Trump teams up with Jan. 6 prison choir in releasing new single “Justice for All” — which dropped before his CPAC appearance
- Former President Donald Trump collaborated on a song with the J6 Prison Choir called “Justice For All”
- Members of the choir are those still incarcerated for January 6 crimes
- It was released ahead of Trump’s performance Saturday night at CPAC
Is a Grammy Award in Former President Donald Trump’s Future?
The former president collaborated on a song with the J6 Prison Choir – members of the MAGA mob still imprisoned for their role in the January 6 attack on the Capitol.
The song, titled “Justice for All,” uses Trump’s spoken word recitation of the Pledge of Allegiance over the Star-Spangled banner, with the prisoners chanting “USA” at the end.
It was released Friday on YouTube, Spotify, Apple Music and other platforms.
With the release of the song, Trump has some new material to play with when he delivers the keynote address at this year’s Conservative Political Action Conference on Saturday night.
Former President Donald Trump, seen at the rally at the Ellipse that took place before the January 6 attack on the Capitol, collaborated on a song with the J6 Prison Choir
The song, titled “Justice for All,” uses Trump’s spoken-word recitation of the Pledge of Allegiance over the Star-Spangled banner, with the prisoners chanting “USA” at the end.
On Friday, Trump also presented the creation of up to 10 new US cities – called “Freedom Cities” – with flying cars and lots of babies, while the ex-president promised to give potential parents “baby bonuses” to boost the US birth rate.
In those cities, there would be “towering monuments to our true American heroes,” Trump said, reminiscent of the National Garden of American Heroes Trump wanted to build, signing an executive order for its creation days before he left office.
“These freedom cities will reopen the border, rekindle the American imagination and give hundreds of thousands of young people and other people, all of them hard-working families, a new chance at home ownership and, in effect, the American dream,” he said.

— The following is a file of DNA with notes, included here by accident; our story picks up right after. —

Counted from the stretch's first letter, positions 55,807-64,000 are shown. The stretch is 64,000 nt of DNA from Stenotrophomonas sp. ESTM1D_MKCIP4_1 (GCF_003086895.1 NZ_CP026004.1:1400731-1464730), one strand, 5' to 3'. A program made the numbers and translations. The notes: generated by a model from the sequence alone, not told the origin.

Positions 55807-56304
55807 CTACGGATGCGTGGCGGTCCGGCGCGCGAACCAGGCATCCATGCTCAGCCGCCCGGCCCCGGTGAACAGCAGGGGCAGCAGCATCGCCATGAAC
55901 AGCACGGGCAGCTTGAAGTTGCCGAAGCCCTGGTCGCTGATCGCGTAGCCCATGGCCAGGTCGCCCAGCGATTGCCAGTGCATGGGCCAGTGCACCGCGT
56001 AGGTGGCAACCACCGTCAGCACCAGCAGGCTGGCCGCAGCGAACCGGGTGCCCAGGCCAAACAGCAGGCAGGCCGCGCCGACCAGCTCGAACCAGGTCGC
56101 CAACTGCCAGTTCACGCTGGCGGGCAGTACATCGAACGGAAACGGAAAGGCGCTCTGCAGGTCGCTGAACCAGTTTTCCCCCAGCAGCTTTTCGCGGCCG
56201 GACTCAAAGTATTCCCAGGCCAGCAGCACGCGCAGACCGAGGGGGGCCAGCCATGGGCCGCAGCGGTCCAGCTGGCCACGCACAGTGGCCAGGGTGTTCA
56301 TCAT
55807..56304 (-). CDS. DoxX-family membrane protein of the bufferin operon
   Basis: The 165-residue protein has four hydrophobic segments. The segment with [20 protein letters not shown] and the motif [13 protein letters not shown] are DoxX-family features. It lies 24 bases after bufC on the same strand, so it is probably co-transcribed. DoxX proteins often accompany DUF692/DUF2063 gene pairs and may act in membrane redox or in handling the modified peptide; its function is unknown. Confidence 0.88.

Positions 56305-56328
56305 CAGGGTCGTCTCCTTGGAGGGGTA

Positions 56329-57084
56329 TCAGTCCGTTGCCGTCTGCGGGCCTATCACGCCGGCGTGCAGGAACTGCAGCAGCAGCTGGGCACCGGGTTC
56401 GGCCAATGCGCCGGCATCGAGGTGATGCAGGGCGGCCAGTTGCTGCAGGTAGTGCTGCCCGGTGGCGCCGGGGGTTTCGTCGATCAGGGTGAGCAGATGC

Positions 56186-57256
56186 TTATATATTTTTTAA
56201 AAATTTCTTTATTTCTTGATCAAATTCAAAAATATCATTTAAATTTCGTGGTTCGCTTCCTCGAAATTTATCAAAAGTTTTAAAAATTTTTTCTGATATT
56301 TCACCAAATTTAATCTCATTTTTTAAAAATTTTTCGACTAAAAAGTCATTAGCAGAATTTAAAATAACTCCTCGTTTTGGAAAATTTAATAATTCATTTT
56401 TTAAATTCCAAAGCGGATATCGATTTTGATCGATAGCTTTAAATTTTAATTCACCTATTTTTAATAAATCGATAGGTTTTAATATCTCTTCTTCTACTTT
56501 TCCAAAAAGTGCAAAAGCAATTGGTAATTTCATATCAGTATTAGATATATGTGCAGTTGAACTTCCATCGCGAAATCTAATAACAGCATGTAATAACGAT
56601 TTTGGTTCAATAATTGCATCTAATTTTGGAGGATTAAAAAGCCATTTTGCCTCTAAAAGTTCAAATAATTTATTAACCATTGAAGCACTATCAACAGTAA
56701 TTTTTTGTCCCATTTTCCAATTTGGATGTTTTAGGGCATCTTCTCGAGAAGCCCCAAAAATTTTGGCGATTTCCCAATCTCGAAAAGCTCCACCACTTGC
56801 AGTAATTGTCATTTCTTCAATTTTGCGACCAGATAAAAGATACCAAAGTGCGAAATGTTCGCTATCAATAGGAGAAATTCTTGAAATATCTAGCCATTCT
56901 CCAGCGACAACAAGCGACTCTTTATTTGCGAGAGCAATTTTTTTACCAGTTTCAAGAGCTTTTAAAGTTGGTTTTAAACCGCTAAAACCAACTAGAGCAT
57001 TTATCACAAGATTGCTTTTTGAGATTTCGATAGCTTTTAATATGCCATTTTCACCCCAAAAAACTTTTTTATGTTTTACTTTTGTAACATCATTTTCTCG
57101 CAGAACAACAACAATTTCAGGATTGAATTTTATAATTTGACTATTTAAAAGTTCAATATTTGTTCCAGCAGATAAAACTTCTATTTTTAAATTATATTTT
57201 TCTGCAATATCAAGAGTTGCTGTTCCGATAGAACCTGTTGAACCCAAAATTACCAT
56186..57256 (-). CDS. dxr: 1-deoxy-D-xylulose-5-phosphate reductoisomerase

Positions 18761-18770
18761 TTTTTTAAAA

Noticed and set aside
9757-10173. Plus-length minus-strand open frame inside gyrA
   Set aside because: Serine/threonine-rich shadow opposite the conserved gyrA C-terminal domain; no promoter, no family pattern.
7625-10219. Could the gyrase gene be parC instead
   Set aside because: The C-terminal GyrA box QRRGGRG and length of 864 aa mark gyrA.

During his speech, Trump will also likely continue to portray his supporters involved in the January 6 attack on the Capitol as political prisoners.
The violent riots left several people dead and more than 100 law enforcement officers injured.
Trump has pledged to grant the insurgents a full pardon and an apology from the administration if reelected in 2024.
In December, Trump filmed a message to a group that provides legal support to January 6 defendants.
Not everyone was a fan of Trump’s new tune. Robert Maguire, the research director for the watchdog group Citizens for Responsibility and Ethics in Washington, said he was “disgusted” that the song existed
“People have been treated in my opinion unconstitutionally and very, very unfairly, and we are going to get to the bottom of this,” Trump promised. “And you know what I said, I take it very seriously, I’ve never seen anything like it on all levels.”
He said during his 2024 run that he intended to look at what he called a “deeply unfair situation.”
Not everyone was a fan of Trump’s new tune.
“I’ve never been so repulsed by the mere existence of a song as one sung by a president trying to stage a coup and a literal ‘choir’ of insurgents trying to help him,” Robert Maguire, the research director, tweeted. of the watchdog group Citizens for Responsibility and Ethics in Washington.
“To be clear, I say this as someone who has heard the Utah House of Representatives rap,” Maguire added, sharing the video of Utah lawmakers in their rendition of “Fresh Prints of Bills Here.”